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Transit goes back to the future

First all-electric bus in Manitoba debuts

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The first electric bus made in Manitoba recharges on Taylor Avenue Friday.

WAYNE GLOWACKI / WINNIPEG FREE PRESS Enlarge Image

The first electric bus made in Manitoba recharges on Taylor Avenue Friday. Photo Store

It's a step back into the city's past, but it's also a larger leap forward in mass transportation in Winnipeg.

It's the province's first made-in-Manitoba all-electric transit bus, and more will soon be on the road shuttling passengers.

Four more are to be added in the next few months, making Winnipeg the main testing ground for electric transit buses in North America.

The prototype electric bus, which cost about $1 million to build, runs virtually silently compared to its diesel cousin. It's so quiet you can have a normal conversation with the driver from the back seat.

It's as swift as other transit buses on city streets as long as its battery is fully charged, which takes about 20 minutes. The estimated cost to run it is about $15 worth of electricity for every 100 kilometres, less than one-quarter the fuel cost for a diesel transit bus.

The bright-blue bus debuted Friday as it shuttled politicians and news media from Manitoba Hydro's head office on Portage Avenue to its satellite office at Taylor Avenue and Harrow Street, where a recharging station -- two cantilevered, curved arms touching a roof connection on the bus -- recharged its 150-kilowatt-capacity battery pack in about four minutes.

"One of the first uses of electricity in Manitoba was to power electric streetcars, replacing horse-drawn public transportation," Manitoba Hydro president Scott Thomson said. "So we're coming full circle."

The heavy-duty Xcelsior transit bus is the product of a partnership between the province, Mitsubishi Heavy Industries, New Flyer Industries, Manitoba Hydro, Red River College and Winnipeg Transit.

The plan is for electric buses to run high-visibility routes, where they'll get the most attention, then phase them in on more demanding, heavy-traffic routes. The first regular route is tentatively from Richardson International Airport to downtown.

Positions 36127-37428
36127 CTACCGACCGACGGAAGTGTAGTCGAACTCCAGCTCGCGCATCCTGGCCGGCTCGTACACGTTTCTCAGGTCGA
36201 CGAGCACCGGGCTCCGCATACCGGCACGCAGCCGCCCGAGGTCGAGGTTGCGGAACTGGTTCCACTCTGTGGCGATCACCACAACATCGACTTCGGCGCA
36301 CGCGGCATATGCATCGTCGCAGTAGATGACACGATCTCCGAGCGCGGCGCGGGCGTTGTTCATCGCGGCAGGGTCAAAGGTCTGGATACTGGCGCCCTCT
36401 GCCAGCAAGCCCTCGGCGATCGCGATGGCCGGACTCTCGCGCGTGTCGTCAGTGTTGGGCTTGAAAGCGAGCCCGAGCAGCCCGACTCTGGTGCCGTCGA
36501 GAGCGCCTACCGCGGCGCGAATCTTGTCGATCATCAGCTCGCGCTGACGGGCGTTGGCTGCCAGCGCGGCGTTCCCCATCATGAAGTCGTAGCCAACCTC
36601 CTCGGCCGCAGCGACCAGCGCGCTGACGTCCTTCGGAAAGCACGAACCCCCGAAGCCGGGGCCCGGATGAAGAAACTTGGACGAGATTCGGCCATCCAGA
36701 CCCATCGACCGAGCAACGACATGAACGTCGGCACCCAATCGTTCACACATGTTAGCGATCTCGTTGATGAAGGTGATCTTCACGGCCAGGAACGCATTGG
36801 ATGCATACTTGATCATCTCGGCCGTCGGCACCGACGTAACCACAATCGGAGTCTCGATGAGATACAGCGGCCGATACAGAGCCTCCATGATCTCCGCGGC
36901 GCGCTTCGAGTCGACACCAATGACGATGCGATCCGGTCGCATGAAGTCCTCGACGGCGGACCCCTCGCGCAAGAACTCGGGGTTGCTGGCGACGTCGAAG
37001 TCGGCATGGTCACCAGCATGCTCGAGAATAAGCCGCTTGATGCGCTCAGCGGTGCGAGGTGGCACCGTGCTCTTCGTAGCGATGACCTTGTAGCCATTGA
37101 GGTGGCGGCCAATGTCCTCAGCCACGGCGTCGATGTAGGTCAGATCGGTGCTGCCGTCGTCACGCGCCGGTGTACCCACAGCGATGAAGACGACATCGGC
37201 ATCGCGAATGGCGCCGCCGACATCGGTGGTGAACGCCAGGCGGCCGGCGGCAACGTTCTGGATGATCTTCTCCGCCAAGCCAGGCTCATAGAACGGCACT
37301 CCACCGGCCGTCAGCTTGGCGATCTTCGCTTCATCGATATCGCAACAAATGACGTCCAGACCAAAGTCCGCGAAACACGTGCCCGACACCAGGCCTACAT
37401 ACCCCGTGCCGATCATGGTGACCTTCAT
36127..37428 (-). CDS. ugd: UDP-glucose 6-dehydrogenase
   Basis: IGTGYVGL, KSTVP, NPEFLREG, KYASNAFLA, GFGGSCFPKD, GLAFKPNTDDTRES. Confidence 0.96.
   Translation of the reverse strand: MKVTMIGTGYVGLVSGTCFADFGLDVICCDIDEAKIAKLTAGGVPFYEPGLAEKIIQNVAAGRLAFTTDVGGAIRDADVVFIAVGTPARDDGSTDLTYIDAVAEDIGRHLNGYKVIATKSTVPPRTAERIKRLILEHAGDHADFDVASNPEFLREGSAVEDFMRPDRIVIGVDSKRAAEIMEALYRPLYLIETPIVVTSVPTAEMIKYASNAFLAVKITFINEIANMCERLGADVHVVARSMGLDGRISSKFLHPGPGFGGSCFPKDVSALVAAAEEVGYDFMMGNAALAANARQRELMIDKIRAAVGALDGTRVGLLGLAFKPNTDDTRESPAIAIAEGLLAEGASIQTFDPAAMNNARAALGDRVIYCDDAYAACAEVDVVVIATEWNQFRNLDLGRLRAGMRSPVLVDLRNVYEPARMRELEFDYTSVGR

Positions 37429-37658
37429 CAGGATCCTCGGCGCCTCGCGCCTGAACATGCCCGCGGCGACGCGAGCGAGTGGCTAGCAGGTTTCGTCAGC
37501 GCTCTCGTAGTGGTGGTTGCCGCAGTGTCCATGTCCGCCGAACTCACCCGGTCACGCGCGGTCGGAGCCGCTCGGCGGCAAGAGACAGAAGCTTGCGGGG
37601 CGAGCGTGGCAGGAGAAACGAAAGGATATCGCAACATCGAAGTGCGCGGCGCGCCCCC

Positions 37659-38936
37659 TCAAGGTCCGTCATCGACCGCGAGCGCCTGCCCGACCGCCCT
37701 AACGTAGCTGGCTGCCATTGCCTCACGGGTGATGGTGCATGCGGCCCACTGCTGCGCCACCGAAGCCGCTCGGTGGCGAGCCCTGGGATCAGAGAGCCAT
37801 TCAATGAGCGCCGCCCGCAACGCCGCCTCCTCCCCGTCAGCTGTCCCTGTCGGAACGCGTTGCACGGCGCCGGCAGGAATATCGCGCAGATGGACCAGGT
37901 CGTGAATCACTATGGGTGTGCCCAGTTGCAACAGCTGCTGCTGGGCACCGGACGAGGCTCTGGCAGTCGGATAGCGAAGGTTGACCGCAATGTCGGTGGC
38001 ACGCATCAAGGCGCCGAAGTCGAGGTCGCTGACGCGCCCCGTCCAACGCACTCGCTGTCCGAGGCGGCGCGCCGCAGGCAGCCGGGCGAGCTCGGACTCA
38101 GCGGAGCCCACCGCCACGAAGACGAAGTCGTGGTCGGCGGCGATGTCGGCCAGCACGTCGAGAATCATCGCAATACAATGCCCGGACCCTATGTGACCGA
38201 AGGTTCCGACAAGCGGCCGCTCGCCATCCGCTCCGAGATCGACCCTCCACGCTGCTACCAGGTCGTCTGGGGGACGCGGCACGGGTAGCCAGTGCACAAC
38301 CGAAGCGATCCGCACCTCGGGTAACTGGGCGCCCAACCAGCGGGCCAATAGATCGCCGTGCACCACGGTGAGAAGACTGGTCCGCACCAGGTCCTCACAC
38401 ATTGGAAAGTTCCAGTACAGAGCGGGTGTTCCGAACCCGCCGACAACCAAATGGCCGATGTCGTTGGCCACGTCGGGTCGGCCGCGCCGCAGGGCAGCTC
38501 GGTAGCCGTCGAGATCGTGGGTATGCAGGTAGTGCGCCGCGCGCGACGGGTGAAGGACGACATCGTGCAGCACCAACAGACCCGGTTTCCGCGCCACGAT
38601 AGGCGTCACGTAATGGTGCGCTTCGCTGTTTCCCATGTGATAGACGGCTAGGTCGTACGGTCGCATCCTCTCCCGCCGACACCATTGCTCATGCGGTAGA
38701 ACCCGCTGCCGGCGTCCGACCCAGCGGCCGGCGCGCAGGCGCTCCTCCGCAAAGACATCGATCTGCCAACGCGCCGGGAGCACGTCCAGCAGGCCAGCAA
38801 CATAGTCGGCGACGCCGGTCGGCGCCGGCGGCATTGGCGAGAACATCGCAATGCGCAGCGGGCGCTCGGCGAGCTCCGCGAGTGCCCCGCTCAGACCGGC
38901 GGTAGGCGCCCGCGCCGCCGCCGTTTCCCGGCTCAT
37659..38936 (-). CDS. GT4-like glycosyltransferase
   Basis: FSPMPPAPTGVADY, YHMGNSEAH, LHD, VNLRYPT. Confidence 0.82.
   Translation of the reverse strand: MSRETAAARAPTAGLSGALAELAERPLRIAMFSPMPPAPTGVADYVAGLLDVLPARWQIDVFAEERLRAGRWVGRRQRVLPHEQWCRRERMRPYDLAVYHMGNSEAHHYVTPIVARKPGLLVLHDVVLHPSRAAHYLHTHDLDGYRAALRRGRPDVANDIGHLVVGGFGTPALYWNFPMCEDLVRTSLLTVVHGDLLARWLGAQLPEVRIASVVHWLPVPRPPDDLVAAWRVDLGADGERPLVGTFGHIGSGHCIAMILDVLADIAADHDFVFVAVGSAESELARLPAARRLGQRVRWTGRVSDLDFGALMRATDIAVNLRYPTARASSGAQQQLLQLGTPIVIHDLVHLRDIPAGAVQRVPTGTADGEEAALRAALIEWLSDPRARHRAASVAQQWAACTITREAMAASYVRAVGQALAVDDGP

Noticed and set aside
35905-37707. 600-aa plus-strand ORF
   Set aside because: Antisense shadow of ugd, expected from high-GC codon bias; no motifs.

"As the technology proves itself out, we'll certainly be looking at testing it in more and more demanding conditions, and ultimately, we're thinking towards fully operationalizing the technology," said Dave Wardrop, Winnipeg Transit's director.

Paul Soubry, president and chief executive officer of New Flyer Industries, said the electric bus is the future of his company.

"We think by 2020-2025 this is going to be the dominant propulsion that's offered in the buses that we sell all over North America," he said, adding New Flyer is already building two of the buses for a U.S. operator.

He said while the price of an electric bus will be higher than for a diesel bus because of its technology, it has lower operating and maintenance costs. The average cost of a diesel bus is $400,000 to $500,000. The anticipated cost for an electric bus will be $600,000 to $700,000.

The number and location of additional charging stations has to be worked out. That's vital information for Hydro, said Dale Friesen, the utility's manager of industrial and commercial solutions.

Friesen said the rapid-charging system on Taylor Avenue puts a load on Hydro's distribution system equivalent to what a big commercial building such as a large grocery store would draw.

"We have to understand how this is going to impact our grid and how the charging profile and consumption profile of these buses are going to impact how, when and where we deliver energy," he said.

bruce.owen@freepress.mb.ca

Republished from the Winnipeg Free Press print edition May 3, 2014 B2

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